CHARLOTTE, N.C. -- Two Texas delegates grabbed lunch at Queen City Q on Tuesday to talk politics and food. Larry Yawn, 69, and Brian Hamon, 45, of the Round Rock area ate pulled pork and brisket and Brunswick stew.
Of the brisket, Hamon said “it’s different.”
“I’m not used to the vinegar,” he said. “And they put in extra sugar, maybe brown sugar or honey, to compensate for the vinegar. It’s a little bit heavy-handed, but it’s good.”
Barbecue in Texas is dry rubbed, and the term includes brisket, sausage, ribs or chicken. Anything smoked is barbecue in Texas, said Hamon. Hamon enjoyed the pulled pork with a Queen City Q table sauce.
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Hamon added that to taste the ingredients of the dry rub, he tastes only the darkened outer edges of the meat.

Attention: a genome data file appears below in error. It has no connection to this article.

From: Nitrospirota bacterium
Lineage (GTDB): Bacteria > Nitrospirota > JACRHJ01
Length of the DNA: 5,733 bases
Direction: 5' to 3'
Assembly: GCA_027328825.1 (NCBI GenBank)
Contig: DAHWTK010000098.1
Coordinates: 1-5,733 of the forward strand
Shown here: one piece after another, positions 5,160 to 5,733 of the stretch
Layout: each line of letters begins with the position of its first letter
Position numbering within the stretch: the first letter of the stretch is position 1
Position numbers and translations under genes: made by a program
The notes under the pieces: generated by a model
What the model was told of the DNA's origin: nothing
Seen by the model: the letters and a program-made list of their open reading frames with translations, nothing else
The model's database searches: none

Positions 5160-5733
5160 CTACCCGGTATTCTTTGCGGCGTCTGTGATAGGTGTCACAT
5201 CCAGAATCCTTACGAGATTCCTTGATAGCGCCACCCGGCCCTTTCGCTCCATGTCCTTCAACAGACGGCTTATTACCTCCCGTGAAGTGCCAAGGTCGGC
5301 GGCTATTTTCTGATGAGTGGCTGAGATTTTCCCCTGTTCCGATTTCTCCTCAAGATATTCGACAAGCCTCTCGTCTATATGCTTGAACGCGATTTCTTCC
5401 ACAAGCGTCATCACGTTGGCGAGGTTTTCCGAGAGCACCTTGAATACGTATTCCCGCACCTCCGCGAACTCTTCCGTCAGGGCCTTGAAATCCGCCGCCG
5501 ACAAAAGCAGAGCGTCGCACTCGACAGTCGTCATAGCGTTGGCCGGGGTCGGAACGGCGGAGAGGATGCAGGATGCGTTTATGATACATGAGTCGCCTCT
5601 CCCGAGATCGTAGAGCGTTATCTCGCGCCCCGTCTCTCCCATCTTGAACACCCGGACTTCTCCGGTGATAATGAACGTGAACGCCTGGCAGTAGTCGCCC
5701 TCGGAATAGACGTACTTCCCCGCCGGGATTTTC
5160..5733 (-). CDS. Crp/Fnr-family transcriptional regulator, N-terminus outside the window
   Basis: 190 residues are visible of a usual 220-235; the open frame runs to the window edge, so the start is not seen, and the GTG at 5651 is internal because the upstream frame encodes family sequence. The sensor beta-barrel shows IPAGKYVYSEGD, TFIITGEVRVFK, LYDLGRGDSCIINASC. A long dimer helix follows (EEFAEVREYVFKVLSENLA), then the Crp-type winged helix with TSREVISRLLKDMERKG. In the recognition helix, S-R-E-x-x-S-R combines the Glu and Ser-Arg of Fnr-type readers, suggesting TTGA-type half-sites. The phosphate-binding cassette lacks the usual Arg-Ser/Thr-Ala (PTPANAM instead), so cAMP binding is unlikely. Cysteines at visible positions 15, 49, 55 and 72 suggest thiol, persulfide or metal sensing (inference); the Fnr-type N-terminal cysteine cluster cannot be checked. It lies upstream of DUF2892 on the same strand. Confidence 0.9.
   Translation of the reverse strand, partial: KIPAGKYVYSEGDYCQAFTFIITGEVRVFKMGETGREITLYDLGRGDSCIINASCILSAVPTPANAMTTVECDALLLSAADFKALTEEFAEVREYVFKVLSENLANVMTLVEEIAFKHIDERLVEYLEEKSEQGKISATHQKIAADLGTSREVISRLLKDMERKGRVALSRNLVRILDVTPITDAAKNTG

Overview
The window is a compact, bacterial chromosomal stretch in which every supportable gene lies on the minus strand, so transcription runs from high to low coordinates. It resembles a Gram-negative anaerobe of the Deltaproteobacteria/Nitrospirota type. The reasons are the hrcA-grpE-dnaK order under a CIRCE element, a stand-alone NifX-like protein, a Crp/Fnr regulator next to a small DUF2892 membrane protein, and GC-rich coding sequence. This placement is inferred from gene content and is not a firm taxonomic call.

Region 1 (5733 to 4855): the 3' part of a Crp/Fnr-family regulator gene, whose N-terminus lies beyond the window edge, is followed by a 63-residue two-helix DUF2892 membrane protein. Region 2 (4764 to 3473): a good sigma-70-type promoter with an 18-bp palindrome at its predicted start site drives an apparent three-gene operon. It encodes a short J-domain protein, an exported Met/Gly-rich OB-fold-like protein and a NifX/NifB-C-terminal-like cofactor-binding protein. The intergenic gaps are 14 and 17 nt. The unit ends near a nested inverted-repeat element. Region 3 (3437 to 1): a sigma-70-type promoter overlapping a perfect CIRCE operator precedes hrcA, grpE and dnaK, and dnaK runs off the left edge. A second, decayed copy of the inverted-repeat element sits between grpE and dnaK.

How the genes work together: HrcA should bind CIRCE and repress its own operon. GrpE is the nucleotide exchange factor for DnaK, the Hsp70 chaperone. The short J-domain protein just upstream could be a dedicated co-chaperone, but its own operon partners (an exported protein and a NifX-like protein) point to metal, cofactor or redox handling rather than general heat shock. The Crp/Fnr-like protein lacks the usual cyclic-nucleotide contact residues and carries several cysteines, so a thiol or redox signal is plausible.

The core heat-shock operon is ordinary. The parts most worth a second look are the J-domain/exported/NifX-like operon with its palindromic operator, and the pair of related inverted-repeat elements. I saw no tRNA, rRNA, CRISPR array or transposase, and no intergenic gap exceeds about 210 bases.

“I use a brown sugar and cayenne pepper mix at home,” he said. “This tastes like a lot of black pepper. Which means it’s done by hand. If you can can make the brisket fall apart, you’re doing it right.”
Yawn said that after multiple trips to the South, he finally tried grits in Charlotte, N.C. this week.
“I’ve always turned it down,” he said. “But when I saw shrimp and grits - I’d never seen that before - I finally tried it.”
Yawn said the dish surprised him.
“I wasn’t expecting it to taste the way it did,” he said. “I was really expecting more cream of wheat.” -- Meagean Dugger